Indian Prime Minister Narendra Modi strengthened his government on Sunday, appointing 21 new ministers in an attempt to speed up promised economic reforms after storming to power five months ago.
Four of them were sworn into the cabinet, which is now 27-strong, during a ceremony at the presidential palace, while the number of junior ministers in the right-wing government has risen by 17 to 39.
"This expansion was on the cards from some time. It has emerged as a good blend of youth and experience," a spokesman for the ruling party told the NDTV network.
"Regional representation has been kept in mind," Aman Sinha added of the reshuffle, the first since Modi's party won a landslide election victory in May.
Newcomer Manohar Parrikar, a sauve leader of Modi's Bharatiya Janata Party (BJP) from the tourist state of Goa, was tipped to become the new defence minister when the portfolios were formally announced late Sunday or Monday.
Parrikar's likely appointment would ease the burden on Arun Jaitley, who has been juggling both the defence and finance ministries while battling ill-health.
The move would allow Jaitley to focus on steering through difficult reforms pledged during the election to revive the faltering economy."(The) economy was, and is, in a challenging situation and one of the primary challenges is to restore confidence in the economy," Jaitley said at an economic forum in New Delhi before the swearing in.
The new ministers were drawn almost entirely from the ranks of the Hindu nationalist BJP and include controversial MP Giriraj Singh and Jayant Sinha, the Harvard-educated son of a former BJP finance minister.
Singh, from the eastern state of Bihar, came under fire during the election campaign for saying that "those who oppose Narendra Modi should go to Pakistan".
Mukhtar Abbas Naqvi, a popular Muslim face in the party, was appointed a junior minister, along with only one additional woman -- low-caste Hindu hardliner Sadhvi Niranjan Jyoti.
This took the total number of women in government to eight.
- Land and tax reforms -
After his election win, Modi had opted for a leaner government than the previous administration, which he said would speed up decision-making and slash India's notorious bureaucracy.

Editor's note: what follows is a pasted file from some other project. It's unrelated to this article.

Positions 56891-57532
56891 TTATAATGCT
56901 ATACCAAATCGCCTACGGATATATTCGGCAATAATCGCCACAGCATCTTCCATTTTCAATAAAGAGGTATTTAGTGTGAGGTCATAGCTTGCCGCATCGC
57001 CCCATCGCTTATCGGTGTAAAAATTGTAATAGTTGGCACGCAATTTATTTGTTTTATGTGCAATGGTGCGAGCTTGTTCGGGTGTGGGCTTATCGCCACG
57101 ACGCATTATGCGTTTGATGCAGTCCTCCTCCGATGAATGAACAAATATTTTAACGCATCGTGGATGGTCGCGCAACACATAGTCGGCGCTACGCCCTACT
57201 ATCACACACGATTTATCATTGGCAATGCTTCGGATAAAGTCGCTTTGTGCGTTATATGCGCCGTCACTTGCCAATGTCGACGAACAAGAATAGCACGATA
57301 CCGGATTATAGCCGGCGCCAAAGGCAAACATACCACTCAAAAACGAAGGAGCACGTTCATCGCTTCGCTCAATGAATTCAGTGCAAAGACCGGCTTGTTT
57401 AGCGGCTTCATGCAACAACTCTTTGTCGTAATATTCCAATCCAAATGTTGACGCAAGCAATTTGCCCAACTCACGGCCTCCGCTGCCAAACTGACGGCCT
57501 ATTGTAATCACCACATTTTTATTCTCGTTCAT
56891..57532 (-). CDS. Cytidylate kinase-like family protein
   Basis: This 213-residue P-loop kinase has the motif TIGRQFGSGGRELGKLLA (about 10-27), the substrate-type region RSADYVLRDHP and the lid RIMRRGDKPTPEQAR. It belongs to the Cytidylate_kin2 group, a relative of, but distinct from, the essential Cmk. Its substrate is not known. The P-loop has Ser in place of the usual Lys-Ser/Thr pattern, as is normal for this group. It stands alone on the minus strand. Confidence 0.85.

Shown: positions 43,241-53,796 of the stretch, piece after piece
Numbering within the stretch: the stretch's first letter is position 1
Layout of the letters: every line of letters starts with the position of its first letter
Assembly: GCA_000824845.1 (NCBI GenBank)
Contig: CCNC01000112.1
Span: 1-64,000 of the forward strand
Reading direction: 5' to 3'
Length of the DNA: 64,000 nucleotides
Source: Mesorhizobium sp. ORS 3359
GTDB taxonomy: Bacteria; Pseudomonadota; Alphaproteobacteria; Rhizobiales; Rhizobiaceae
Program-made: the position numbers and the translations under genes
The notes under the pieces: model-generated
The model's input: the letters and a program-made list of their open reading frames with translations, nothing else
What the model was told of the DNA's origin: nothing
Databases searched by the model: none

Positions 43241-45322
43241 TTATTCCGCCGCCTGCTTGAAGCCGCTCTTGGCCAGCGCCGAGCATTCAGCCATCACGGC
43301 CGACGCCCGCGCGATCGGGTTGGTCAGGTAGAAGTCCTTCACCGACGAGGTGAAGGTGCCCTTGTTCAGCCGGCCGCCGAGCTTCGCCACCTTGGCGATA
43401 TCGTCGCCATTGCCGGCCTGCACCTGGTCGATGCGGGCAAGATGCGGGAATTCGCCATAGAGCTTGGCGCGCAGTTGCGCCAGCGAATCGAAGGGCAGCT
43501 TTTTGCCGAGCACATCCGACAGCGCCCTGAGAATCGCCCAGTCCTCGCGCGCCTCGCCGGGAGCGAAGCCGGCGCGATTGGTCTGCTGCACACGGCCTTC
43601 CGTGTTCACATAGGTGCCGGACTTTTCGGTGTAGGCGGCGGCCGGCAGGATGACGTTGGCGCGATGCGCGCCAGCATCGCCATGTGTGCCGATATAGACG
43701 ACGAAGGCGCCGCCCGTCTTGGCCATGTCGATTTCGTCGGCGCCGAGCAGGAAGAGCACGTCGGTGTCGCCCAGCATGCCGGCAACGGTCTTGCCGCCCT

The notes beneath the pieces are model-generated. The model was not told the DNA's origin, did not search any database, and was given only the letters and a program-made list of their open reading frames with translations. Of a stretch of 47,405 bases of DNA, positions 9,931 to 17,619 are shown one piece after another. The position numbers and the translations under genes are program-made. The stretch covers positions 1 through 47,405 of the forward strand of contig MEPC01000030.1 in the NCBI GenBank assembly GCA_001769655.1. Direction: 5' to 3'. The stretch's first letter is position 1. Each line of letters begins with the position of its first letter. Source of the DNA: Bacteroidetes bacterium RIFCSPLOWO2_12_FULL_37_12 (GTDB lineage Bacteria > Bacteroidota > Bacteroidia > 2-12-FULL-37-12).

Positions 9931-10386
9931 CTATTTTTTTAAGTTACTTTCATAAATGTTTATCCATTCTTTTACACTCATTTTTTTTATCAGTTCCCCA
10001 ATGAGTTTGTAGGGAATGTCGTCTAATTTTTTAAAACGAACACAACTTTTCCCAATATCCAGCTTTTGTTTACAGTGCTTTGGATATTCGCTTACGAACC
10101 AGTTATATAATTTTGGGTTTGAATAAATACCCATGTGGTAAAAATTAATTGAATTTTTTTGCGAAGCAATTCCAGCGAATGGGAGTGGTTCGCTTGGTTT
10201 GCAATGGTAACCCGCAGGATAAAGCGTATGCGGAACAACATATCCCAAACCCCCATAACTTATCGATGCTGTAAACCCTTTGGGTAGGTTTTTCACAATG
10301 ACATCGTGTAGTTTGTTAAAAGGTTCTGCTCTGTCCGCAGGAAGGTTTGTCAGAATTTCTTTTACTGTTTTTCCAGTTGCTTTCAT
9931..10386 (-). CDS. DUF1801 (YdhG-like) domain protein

But analysts say some ministers and bureaucrats, handling multiple portfolios, have felt overloaded.
The economy expanded last year by a near-decade low of 4.7 percent. The country needs double-digit expansion to create enough jobs to employ a ballooning youth population, economists say.
Although it has introduced some reforms, the government has so far steered clear of "big bang" initiatives that economists say are needed to boost investment and manufacturing.Jaitley said Sunday he would secure parliamentary approval for changes to India's complex process of buying land for industry and infrastructure, in a bid to attract foreign investment.
Land acquisition is a politically charged issue, which has delayed many projects sometimes for years, including construction of a $12-billion plant by South Korean steel giant POSCO in the country's east.
Jaitley also said talks were well under way between India's states and other stakeholders on revamping the tax system, including introducing a national goods and services tax.
Industry welcomed the ministerial expansion, saying cabinet ministers could now focus on a single portfolio, to speed up decision-making which stalled under the previous Congress government.
"The cabinet expansion sends out a strong signal that the government under Prime Minister Modi is serious about accelerating the reforms process," said Confederation of Indian Industry president Ajay Shriram.
Modi wants a strong ministerial team in place before parliament's winter session, which begins on November 22.
The nationalist leader is also eyeing state elections next year, with Sunday's strengthened government including plenty of regional leaders.